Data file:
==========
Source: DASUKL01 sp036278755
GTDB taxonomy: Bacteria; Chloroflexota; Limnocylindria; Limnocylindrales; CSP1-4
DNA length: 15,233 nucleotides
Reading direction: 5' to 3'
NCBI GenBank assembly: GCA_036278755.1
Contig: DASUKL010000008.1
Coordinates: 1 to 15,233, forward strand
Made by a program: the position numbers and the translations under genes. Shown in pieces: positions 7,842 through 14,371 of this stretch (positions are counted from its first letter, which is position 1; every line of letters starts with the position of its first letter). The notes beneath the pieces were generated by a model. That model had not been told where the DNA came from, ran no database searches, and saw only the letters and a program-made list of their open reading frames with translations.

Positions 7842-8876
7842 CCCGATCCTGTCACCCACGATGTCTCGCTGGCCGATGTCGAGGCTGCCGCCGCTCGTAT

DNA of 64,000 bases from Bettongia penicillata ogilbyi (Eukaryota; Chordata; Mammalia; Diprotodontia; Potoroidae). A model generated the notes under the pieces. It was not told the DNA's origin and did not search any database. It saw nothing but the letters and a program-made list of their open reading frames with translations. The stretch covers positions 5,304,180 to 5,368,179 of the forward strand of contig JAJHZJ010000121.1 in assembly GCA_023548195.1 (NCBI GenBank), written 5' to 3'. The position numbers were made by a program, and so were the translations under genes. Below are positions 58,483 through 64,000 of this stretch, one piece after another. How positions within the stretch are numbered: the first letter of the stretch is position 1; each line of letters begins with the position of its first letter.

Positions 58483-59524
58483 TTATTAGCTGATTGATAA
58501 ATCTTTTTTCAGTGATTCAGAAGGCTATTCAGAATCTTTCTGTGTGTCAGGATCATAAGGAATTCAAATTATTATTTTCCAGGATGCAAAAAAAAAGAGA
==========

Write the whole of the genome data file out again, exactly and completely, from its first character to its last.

Source: DASUKL01 sp036278755
GTDB taxonomy: Bacteria; Chloroflexota; Limnocylindria; Limnocylindrales; CSP1-4
DNA length: 15,233 nucleotides
Reading direction: 5' to 3'
NCBI GenBank assembly: GCA_036278755.1
Contig: DASUKL010000008.1
Coordinates: 1 to 15,233, forward strand
Made by a program: the position numbers and the translations under genes. Shown in pieces: positions 7,842 through 14,371 of this stretch (positions are counted from its first letter, which is position 1; every line of letters starts with the position of its first letter). The notes beneath the pieces were generated by a model. That model had not been told where the DNA came from, ran no database searches, and saw only the letters and a program-made list of their open reading frames with translations.

Positions 7842-8876
7842 CCCGATCCTGTCACCCACGATGTCTCGCTGGCCGATGTCGAGGCTGCCGCCGCTCGTAT

DNA of 64,000 bases from Bettongia penicillata ogilbyi (Eukaryota; Chordata; Mammalia; Diprotodontia; Potoroidae). A model generated the notes under the pieces. It was not told the DNA's origin and did not search any database. It saw nothing but the letters and a program-made list of their open reading frames with translations. The stretch covers positions 5,304,180 to 5,368,179 of the forward strand of contig JAJHZJ010000121.1 in assembly GCA_023548195.1 (NCBI GenBank), written 5' to 3'. The position numbers were made by a program, and so were the translations under genes. Below are positions 58,483 through 64,000 of this stretch, one piece after another. How positions within the stretch are numbered: the first letter of the stretch is position 1; each line of letters begins with the position of its first letter.

Positions 58483-59524
58483 TTATTAGCTGATTGATAA
58501 ATCTTTTTTCAGTGATTCAGAAGGCTATTCAGAATCTTTCTGTGTGTCAGGATCATAAGGAATTCAAATTATTATTTTCCAGGATGCAAAAAAAAAGAGA